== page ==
A single molecule may entice normally solitary locusts to form massive swarms

The compound emitted by the insects could lead to new pest control measures

dozens of locusts flying around in the desert

Locusts, such as the desert locusts pictured here, are among the most destructive agricultural pests when they team up in massive swarms.

ruvanboshoff/E+/Getty Images

Locusts are usually harmless loners. But together, they become plagues.

When conditions are right, solitary locusts begin congregating and transmogrifying into their “gregarious” form, becoming a bigger, more aggressive eating machine. These groups can grow into ever-larger conglomerations, potentially hundreds of millions strong, that cross continents and destroy crops. A swarm of desert locusts (Schistocerca gregaria) the size of Rome consumes as much food in a day as all the people in Kenya. This year, East Africa is experiencing its worst locust plague in decades.

Now, scientists have pinpointed a compound emitted by congregating locusts that might explain how individuals of one widespread species overcome their innate aversion to socializing. The finding, described August 12 in Nature, could inform new ways of controlling or preventing locust swarms, potentially by attracting the insects with their own scents.

“It’s a significant and exciting study,” says Baldwyn Torto, a chemical ecologist at the International Centre of Insect Physiology and Ecology in Nairobi, Kenya who wasn’t involved in the study. “We don’t have great ways of baiting locusts. This [compound] has potential.”

Scientists weren’t sure what coaxes solitary migratory locusts (Locusta migratoria) to congregate, but suspected what are known as aggregation pheromones. These airborne chemicals released by the insects could act as an olfactory beacon, summoning other normally solitary locusts to a swarm and initiating the transformation to more gregarious behavior (SN: 3/28/01). 

Le Kang, an entomologist at the Chinese Academy of Sciences in Beijing, and colleagues began their search for aggregation pheromones by identifying compounds emitted only by gregarious locusts. The team puffed six of these gregarious-only scents into arenas along with control scents to test whether any acted as attractants for solitary locusts. One compound, 4-vinylanisole, or 4VA, did the trick. It proved alluring to locusts of all sexes and ages, including both solitary and gregarious forms.

That’s crucial, Torto says, because it demonstrates that 4VA could function to both bring solitary locusts into the fold of the swarm, as well as maintain a swarm’s cohesiveness over time.

Solitary locusts start emitting 4VA once they gather in groups as small as four or five individuals, Kang found. As group size grows, 4VA concentration shoots up, potentially broadcasting a larger signal and contributing to the exponential growth of swarms. 

Kang and colleagues confirmed that 4VA can attract locusts in the real world by setting sticky traps baited with the pheromone. On both artificial turf and a natural breeding area of migratory locusts in northern China, 4VA traps attracted more locusts than controls, though the effect was modest in the field and the researchers tested attractiveness only at short-range.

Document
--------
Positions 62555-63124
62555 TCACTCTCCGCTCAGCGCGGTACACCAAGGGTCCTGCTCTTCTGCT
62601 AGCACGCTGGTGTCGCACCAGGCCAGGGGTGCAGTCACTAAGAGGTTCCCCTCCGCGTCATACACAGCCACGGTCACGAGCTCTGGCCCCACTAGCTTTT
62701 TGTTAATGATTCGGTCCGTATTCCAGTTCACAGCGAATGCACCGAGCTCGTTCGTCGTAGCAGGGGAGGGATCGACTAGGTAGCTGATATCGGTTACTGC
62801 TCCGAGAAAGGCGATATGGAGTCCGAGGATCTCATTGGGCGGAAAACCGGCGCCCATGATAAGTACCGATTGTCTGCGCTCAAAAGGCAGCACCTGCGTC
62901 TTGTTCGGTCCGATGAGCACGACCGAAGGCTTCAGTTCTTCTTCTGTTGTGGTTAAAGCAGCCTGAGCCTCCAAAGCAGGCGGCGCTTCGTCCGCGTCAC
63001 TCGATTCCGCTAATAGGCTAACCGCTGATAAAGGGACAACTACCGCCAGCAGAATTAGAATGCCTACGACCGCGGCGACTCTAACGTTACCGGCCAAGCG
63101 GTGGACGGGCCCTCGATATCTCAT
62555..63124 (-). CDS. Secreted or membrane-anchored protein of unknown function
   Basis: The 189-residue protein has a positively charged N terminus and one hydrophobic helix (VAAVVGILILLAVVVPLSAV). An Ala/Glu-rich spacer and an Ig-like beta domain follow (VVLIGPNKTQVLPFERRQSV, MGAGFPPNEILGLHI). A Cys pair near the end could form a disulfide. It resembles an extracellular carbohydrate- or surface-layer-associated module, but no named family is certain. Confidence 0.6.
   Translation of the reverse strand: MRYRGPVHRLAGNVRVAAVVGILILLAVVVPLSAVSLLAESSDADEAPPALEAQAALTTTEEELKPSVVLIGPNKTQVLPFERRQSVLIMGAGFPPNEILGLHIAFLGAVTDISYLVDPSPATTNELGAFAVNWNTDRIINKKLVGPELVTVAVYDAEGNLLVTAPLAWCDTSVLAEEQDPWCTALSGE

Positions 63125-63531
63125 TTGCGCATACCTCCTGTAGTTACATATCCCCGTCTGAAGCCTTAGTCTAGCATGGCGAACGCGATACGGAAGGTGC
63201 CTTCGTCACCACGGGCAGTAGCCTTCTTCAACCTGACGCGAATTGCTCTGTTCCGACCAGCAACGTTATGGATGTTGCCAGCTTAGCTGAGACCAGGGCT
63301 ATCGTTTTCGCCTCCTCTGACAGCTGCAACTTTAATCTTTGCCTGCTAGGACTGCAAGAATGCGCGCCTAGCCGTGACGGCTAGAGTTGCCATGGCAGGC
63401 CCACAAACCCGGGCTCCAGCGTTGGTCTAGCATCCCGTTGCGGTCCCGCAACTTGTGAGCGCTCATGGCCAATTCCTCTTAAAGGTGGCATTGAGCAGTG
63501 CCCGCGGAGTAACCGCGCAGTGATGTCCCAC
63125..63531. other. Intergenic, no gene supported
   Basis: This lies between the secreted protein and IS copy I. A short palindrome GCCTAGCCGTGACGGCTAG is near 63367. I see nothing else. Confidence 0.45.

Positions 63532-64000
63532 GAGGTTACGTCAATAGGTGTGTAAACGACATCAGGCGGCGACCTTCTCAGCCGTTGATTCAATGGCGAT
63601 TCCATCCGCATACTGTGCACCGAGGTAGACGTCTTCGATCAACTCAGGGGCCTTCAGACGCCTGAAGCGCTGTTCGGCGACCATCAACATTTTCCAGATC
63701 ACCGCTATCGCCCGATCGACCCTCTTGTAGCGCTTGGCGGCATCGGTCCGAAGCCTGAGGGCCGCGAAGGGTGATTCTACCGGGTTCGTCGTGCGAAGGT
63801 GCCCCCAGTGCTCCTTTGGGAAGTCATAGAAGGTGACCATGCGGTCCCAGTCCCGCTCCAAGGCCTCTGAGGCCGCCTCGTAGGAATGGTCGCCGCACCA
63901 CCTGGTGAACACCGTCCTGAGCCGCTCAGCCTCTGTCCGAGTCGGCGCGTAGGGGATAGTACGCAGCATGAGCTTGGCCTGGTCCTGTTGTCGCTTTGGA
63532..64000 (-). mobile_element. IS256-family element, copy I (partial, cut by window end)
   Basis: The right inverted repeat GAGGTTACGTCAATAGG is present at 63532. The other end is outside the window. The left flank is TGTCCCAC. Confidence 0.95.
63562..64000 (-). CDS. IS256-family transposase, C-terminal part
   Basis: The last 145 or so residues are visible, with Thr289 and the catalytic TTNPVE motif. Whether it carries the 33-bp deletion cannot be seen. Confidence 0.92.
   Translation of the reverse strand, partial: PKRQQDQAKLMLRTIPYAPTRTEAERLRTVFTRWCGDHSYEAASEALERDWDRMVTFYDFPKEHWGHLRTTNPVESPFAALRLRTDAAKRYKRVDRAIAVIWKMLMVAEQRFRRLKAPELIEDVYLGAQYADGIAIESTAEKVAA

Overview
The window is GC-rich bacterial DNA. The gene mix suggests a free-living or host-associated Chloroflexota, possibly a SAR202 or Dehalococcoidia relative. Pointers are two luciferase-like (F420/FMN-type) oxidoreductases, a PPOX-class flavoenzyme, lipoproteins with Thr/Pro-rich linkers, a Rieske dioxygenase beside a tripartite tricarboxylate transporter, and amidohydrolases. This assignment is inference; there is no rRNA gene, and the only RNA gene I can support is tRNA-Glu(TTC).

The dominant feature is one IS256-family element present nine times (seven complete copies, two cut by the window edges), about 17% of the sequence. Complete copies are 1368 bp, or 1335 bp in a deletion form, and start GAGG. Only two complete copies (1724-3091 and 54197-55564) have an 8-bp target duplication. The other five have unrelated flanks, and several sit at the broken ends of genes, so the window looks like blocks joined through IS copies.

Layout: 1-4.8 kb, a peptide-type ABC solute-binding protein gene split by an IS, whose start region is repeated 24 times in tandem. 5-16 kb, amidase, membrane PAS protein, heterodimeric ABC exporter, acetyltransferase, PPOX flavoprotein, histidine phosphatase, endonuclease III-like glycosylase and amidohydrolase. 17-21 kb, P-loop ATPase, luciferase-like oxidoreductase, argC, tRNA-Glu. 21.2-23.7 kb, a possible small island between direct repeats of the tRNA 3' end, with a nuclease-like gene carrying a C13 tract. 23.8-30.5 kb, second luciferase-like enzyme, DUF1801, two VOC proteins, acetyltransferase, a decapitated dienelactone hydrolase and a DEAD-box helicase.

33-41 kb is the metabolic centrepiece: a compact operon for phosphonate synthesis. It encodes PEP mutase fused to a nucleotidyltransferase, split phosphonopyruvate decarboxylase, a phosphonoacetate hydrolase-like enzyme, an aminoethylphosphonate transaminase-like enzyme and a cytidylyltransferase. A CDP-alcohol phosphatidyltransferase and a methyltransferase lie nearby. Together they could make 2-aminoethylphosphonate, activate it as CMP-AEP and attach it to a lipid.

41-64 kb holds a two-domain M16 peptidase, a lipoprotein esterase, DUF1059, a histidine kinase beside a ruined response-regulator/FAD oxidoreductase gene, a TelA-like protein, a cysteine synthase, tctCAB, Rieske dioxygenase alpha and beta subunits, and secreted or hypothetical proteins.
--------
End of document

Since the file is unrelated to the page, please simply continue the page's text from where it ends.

4VA is clearly a player, Torto says, but it may not be the whole story. Chemical communication among insects isn’t always monosyllabic, with a single compound changing a behavior wholesale. Multiple compounds often work together, which this study didn’t address. He says there’s a chance that the background odors of gregarious locusts could interact with 4VA to amplify the aggregation signal.

Still, the prospect of baited traps for locust control excites Torto. “We don’t have a good way of attracting locusts,” he says. Traps laced with 4VA could concentrate locusts and make treatment with insecticides or pathogens much easier, especially if 4VA acts as an attractant in other species as well, like the desert locust. Currently, many regions manage outbreaks by dumping pesticides on swarms from aircraft, which can harm livestock and the environment.

This study also opens the door for other control measures that alter the biology of locusts themselves. Kang and his colleagues identified the protein that detects 4VA, nestled on specific sensory hairs that extend from the antennae. The researchers used the gene editing technology CRISPR/Cas9 to disable this 4VA detector, finding that genetically altered individuals were no longer attracted to 4VA.

A compound that blocks antennae from sensing 4VA could be sprayed on locusts to prevent swarming, the researchers suggest. Alternatively, locusts genetically engineered to lack this 4VA detector, and thus less likely to swarm, could also be introduced into populations as a control measure.

“Anything that leads to a potential new management technology, especially one that can decrease reliance on synthetic pesticides, is really exciting,” says Arianne Cease, a sustainability scientist at Arizona State University in Tempe. But such technologies are still a ways away and could have off-target effects that would need to be better understood, she says. Further, changing the genetic makeup of a species also has ethical consequences that would need to be weighed by those who might be affected, from farmers to conservationists.

She’s also skeptical that simply turning off a gene would effectively prevent swarms. Becoming a swarm involves a whole set of radical changes to behavior, metabolism and body size (SN: 1/29/09). Tweaking one aspect of this transformation may not prevent it, she says. “I’d be surprised if there were just one smoking gun.”

Jonathan Lambert is the staff writer for biological sciences, covering everything from the origin of species to microbial ecology. He has a master’s degree in evolutionary biology from Cornell University.

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